Children playing outside, wearing branded GemSec hoodies.

Even if your business doesn’t need a ‘uniform’, it’s very easy these days to have hoody or a T-shirt with your brand name on. The Freelance Mum bright pink T-shirts have become synonymous with Freelance Mum. On the days where I pick up the girls straight after Freelance Mum, wearing the bright pink FM top, I often get stopped and asked ‘are you the person who runs Freelance Mum’? Even if they don’t stop and ask, it’s your brand name they’re going to see and puts your business on their radar.

In fact, I even took it one step further and had the Freelance Mum logo put on my cargo bike, which resulted in gaining a new member! Don’t be shy. It’s your brand, tell the world, be proud.

 

Treat it as an opportunity to learn

Most freelance mums are time poor and juggling an ever-increasing to-do list. It can be hard, when at best we are just working in our business and not working on our business, to carve out time to actually stop and learn. Using the school run can be a great window of opportunity to download some podcasts, or audio books and take that time to stop and listen. I know it’s the approach Lucie Gray of Paper Aeroplane Creative has taken, she decided that if she was going to walk to school and back every day, that was a great opportunity to take the time to actually listen to some podcasts. Make your ‘commute’ work for you!

 

Fitness

Sticking with the theme of maximizing your time, fitness is often something that can easily fall away. Yet we all know the physical AND mental benefits from exercising. You only have to speak to Lesely Waldron at Wild Country Woman, to hear about the benefits of exercising outdoors. I love the way my head always seems to work things out, after I’ve come back from a run.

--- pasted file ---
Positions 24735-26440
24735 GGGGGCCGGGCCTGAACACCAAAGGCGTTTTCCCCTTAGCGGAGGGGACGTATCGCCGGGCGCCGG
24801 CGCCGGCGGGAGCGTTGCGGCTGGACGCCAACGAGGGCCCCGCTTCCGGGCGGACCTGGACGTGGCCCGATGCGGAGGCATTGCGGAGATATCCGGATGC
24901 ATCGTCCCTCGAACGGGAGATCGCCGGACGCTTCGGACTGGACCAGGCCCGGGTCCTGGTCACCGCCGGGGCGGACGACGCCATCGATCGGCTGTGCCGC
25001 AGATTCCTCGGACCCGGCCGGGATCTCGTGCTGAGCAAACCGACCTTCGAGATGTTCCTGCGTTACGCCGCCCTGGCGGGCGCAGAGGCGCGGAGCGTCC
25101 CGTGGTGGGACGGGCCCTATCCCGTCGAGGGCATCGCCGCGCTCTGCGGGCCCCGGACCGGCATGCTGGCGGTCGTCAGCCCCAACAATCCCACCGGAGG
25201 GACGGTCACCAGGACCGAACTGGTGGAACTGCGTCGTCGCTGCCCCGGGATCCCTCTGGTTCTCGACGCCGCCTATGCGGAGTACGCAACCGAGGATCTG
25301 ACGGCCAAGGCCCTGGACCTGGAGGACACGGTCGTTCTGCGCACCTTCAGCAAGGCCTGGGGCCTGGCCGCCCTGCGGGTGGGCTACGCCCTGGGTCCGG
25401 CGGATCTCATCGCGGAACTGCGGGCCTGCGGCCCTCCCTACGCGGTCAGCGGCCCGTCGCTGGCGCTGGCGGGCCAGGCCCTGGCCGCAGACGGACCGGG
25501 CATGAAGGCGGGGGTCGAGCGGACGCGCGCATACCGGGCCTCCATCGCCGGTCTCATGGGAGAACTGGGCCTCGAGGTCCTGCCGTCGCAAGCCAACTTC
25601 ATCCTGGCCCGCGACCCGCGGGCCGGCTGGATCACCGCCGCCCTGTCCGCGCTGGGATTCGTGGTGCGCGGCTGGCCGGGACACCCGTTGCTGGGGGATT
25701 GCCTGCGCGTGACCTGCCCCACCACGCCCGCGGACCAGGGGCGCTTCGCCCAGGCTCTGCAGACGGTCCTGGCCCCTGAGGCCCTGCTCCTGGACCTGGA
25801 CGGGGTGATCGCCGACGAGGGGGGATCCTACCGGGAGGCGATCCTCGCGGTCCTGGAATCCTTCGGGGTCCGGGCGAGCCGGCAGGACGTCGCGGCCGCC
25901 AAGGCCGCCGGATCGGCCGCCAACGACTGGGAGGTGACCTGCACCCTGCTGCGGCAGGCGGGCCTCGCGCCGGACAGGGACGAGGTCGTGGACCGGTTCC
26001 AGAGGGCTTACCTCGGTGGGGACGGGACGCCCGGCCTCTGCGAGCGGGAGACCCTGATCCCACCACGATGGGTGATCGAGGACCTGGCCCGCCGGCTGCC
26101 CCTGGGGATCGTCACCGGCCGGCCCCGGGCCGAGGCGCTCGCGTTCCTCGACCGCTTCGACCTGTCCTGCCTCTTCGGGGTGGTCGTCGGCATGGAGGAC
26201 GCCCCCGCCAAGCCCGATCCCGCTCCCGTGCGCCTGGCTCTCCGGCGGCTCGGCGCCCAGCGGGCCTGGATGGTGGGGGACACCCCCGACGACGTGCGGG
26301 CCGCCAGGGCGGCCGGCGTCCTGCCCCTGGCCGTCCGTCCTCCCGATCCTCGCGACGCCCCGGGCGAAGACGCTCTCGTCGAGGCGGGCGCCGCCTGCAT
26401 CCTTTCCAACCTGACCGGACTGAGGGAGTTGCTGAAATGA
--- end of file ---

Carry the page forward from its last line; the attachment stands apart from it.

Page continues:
The school run might not be quite the same as an hour of yoga, but it is getting you (and your kids) outdoors. And if you make a point of putting your trainers on, you can extend your school run, to an actual run, after you’ve dropped them off. You and your business will benefit, from that extra bit of fresh air and fitness.

 

Take a break

Whether you like it or not, the school run forces you to take a break. Although it can be frustrating having to stop, when you’re mid flow, it means you take a step back and take a break from things. Otherwise, time can run away with you and you don’t remember to stop! It’s far better to take a break from your work and come back fresh, than to keep going and grind to a halt.

 

Power Hour

I often look up at the clock and can’t believe how fast the day is going by. There are days, that despite the best intentions, you can feel as though nothing has been done. On those days, when there are more jobs than time, I give myself a ‘power hour’ between 2pm and 3pm, when I leave the house. One final hour to power through some jobs and work without stopping. It’s funny how a deadline, can actually make things happen!

 

Structure

It might not have been the structure you’d have chosen for yourself, but there’s nothing like the school run to enforce a bit of structure. I love the days when I step in, after drop off, make myself a hot drink and sit down to catch up with social media. It’s a window of time that’s for me and my business and gives real pleasure. With structure, it gives us something to work with, without it can be harder to be disciplined and create rules/ways of working.

The school run can be an interruption and it’s easy to think of it as a pain, but part of the joy of being a freelancer is actually being able to pick up your kids from school. The trick is, making the school run work for your business.

 

At Freelance Mum, we know how tricky it can be, juggling children around business – which is why we created child-friendly networking for mums in business. Why not try it for FREE and find out for yourself?

 

How to make the most of networking

From making sure you’re in the right group to working out your 60 second pitch, Rin Hamburgh looks at what she’s learned about making the most of networking since she first started doing it seven years ago.

Networking is something every business owner or self-employed person is likely to do at some point. And rightly so – it’s a great way to meet people, to get support and generate referrals and new business. But it can also take up a fair amount of time and money. So how do you make sure you’re getting the most value out of it?

 

Pick the right group